How to Get Employee Owned? Part III: Equity Incentive Compensation

How to get to employee owned? Part 3. Equity Incentive Compensation

As we grapple with rebuilding a new and better economy that is potentially fairer and more equitable, the question of employee ownership has started to come up more often.  There are many ways to get to employee owned.  Before attempting this feat, however, a business owner (or owners) should consider the why and the how.

How to get to employee owned?  Part I:  ESOP

How to get to employee owned?  Part II:  B Corp or Benefit Corporation

How to get to employee owned?  Part IV:  Cooperatives

Employee Ownership through Equity Incentives Compensation

It has been a long time since many have heard the tale of how a scrappy startup company (suspend your imagination if you were not born before 1970) gave its workers stock options in lieu of compensation, who then hit it rich when Microsoft went public.

Equity Incentive Compensation is a compensation method used by business enterprises – primarily those with a growth mindset that will either be acquired or have an exit event (think IPO) – ­that want to:

  • strongly align the interests of, and incentivize high-level performance from, key employees or service providers;
  • build employee loyalty and develop a more authentic sense of purpose; and
  • save and redeploy early-stage cash that would otherwise have to be spent on salaries or contract labor.

Most basically, employees and workers are paid a portion of their wages with some form of equity incentive; by default this creates employee ownership.

Types of Employee Equity Incentives

Equity Incentive Compensation can take many forms for private companies, with each presenting a unique set of advantages and disadvantages. While the optimal types and structures for any given company will depend on its particular business circumstances, below is a summary highlighting some of the most popular kinds of equity incentives used by many private companies today.

  • Stock Options. Stock options are a well-known form of equity incentive compensation that can be utilized by business enterprises. The holder of a stock option has the right to buy stock of the business at a set price, called the “exercise price”, for a certain period of time (typically ten years), beginning when the stock option vests. The exercise price is usually equal to the fair market value of the stock at the time the option is granted. Stock options typically vest over time (3-4 years) to motivate the recipient to continue to be employed with the enterprise for a longer term. The holder only becomes a shareholder of the business when the option is exercised and the stock underlying the option is purchased for the exercise price. Stock options can be attractive to employees if the enterprise expects substantial growth and/or a liquidity event (sale) down the road at an increased value. However, if there is no appreciation in the enterprises stock over time, then the option provides the employee with no financial benefit. Options generally come in two forms – Incentive Stock Options (ISOs) or non-qualified stock options. The form is dictated by employment status and a few other items.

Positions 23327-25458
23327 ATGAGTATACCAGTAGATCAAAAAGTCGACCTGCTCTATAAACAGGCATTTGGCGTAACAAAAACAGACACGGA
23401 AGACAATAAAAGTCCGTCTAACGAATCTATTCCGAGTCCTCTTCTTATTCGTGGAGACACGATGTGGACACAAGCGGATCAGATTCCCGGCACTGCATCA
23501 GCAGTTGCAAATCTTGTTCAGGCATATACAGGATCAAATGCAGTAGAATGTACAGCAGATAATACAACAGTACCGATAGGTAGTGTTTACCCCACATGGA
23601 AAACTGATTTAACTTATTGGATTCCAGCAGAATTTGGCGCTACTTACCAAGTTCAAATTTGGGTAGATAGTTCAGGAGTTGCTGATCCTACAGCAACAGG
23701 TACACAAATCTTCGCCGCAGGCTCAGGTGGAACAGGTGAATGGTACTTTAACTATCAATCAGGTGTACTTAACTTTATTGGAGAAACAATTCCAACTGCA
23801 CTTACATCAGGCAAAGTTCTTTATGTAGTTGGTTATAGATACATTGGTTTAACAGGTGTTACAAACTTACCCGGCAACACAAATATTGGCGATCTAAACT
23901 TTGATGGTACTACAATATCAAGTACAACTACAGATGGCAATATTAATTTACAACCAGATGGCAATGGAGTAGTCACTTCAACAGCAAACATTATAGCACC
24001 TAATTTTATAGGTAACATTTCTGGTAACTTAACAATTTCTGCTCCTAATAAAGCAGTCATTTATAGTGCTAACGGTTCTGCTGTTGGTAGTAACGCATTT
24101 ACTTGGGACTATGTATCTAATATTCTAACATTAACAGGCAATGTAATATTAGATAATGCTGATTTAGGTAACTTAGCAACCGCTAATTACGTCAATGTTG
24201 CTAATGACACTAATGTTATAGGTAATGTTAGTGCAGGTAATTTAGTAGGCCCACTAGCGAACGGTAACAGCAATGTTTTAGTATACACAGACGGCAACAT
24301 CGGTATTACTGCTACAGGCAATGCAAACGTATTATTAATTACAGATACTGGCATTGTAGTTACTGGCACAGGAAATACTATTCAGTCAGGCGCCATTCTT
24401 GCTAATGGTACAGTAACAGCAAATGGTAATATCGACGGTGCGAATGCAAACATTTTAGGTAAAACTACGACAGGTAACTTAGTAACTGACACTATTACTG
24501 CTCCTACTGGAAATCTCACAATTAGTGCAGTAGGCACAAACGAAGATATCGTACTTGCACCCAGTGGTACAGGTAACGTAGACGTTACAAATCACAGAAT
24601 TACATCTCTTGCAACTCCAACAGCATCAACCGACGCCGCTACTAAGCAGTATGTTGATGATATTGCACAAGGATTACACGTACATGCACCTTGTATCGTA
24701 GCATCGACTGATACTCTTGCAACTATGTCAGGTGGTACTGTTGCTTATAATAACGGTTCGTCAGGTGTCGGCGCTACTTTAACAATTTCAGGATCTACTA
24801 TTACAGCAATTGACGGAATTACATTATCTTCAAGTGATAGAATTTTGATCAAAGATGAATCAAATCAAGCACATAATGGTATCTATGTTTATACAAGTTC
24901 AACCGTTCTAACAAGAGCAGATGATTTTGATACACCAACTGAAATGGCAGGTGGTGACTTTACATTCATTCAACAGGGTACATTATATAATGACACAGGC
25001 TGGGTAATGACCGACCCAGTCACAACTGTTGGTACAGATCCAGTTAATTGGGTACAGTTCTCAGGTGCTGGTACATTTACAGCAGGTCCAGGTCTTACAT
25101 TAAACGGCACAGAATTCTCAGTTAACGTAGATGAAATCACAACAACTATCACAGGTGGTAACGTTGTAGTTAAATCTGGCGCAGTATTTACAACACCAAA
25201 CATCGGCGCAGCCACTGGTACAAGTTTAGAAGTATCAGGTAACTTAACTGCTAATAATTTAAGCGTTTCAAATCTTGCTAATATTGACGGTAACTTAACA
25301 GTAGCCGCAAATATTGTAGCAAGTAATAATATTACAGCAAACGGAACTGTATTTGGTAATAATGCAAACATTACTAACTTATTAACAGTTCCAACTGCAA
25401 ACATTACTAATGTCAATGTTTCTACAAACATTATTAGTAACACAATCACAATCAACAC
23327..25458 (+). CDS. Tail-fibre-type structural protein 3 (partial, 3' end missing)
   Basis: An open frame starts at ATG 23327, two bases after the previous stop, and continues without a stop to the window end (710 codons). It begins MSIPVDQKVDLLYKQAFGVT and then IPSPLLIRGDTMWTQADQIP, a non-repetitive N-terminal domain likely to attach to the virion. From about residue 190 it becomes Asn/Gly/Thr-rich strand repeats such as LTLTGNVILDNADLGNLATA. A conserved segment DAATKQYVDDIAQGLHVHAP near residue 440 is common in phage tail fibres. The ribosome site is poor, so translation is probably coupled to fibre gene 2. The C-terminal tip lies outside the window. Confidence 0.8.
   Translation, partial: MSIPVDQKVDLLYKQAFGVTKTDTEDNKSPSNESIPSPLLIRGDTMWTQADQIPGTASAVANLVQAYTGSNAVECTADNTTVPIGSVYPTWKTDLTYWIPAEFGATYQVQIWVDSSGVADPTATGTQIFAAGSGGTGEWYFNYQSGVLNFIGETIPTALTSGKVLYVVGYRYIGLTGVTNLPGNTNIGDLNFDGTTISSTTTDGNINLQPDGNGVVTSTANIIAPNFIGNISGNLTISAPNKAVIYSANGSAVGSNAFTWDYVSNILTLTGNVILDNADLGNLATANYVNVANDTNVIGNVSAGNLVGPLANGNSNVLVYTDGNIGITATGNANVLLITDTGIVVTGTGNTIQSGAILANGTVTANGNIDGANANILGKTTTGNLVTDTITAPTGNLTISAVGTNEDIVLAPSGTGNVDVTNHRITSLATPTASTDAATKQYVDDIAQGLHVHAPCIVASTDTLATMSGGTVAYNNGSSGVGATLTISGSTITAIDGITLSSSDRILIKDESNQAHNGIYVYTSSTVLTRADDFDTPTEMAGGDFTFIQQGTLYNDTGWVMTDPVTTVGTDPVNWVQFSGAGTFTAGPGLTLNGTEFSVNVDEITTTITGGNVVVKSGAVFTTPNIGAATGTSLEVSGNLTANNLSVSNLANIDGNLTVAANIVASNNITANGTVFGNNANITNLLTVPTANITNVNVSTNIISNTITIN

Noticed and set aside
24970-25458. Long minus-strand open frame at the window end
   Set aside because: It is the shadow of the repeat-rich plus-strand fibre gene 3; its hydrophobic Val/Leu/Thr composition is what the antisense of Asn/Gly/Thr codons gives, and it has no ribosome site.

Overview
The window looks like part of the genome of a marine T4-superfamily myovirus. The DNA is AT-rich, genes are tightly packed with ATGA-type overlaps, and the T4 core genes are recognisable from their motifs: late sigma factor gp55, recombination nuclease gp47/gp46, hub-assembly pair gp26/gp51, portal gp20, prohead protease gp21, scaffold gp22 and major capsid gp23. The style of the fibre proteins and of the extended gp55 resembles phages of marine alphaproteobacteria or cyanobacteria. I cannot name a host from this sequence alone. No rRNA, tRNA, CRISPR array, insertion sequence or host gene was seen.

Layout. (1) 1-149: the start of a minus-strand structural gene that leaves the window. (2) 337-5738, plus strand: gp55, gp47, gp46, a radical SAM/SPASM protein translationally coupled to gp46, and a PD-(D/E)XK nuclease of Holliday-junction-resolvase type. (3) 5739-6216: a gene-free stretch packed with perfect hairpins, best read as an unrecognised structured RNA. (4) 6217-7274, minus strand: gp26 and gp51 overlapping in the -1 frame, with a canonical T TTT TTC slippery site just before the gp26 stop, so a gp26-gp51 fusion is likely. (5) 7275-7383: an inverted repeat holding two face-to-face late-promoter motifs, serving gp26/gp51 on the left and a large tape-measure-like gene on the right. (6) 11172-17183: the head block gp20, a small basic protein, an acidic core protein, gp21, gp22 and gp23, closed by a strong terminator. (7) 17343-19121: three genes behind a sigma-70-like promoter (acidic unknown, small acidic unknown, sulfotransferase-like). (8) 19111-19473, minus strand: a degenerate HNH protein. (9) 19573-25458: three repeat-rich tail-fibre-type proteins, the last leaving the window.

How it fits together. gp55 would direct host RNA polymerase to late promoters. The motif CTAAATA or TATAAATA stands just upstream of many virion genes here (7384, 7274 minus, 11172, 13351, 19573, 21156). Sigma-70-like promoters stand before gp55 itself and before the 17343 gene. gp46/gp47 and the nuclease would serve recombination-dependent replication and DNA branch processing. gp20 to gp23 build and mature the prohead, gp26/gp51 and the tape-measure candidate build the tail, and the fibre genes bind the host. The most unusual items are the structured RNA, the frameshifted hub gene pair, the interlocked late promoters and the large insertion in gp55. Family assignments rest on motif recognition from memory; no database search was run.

• Restricted Stock. Restricted stock is an actual grant of shares of stock, but for a period of time (restricted period) the shares (1) can typically be repurchased by the enterprise for a set price, (2) are subject to forfeiture by the employee without payment upon the occurrence of certain events, such as when the employee’s services to the enterprise terminates prior to vesting in full, and (3) are subject to restrictions on transfer or resale. Because the employee will become a shareholder on the grant date, they will normally have the right to vote and receive dividends.
  • Profits Interests. Profits interests are awarded to key employees and service providers in exchange for their contribution of services to the enterprise (in lieu of being required to make a cash or other tangible capital investment). A profits interest is technically an ownership interest that gives the employee the right to a share of future profits and appreciation of the enterprise.
  • Other. Other equity-based forms of incentive compensation include stock appreciation rights, phantom stock, and long-term cash incentive plans.

Its important to remember that equity incentive compensation has tax implications for both the enterprise that issues compensation in this manner and the employee or service provider who receives it.  Entire treatises have been written on this topic (Tax Implications on Incentive Pay), so it’s important to connect with professionals who understand these issues and can assist.


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Kimberly Lowe

Kimberly Lowe

For over 20 years I have lawyered from the trenches with experience based on a comprehensive knowledge and understanding of how both for-profit and nonprofit enterprises operate. I guide entrepreneurs, executive management teams, boards of directors, multigenerational families, shareholders and investors through all aspects of the business life cycle from formation to operation to exit. Read Kim's Bio.

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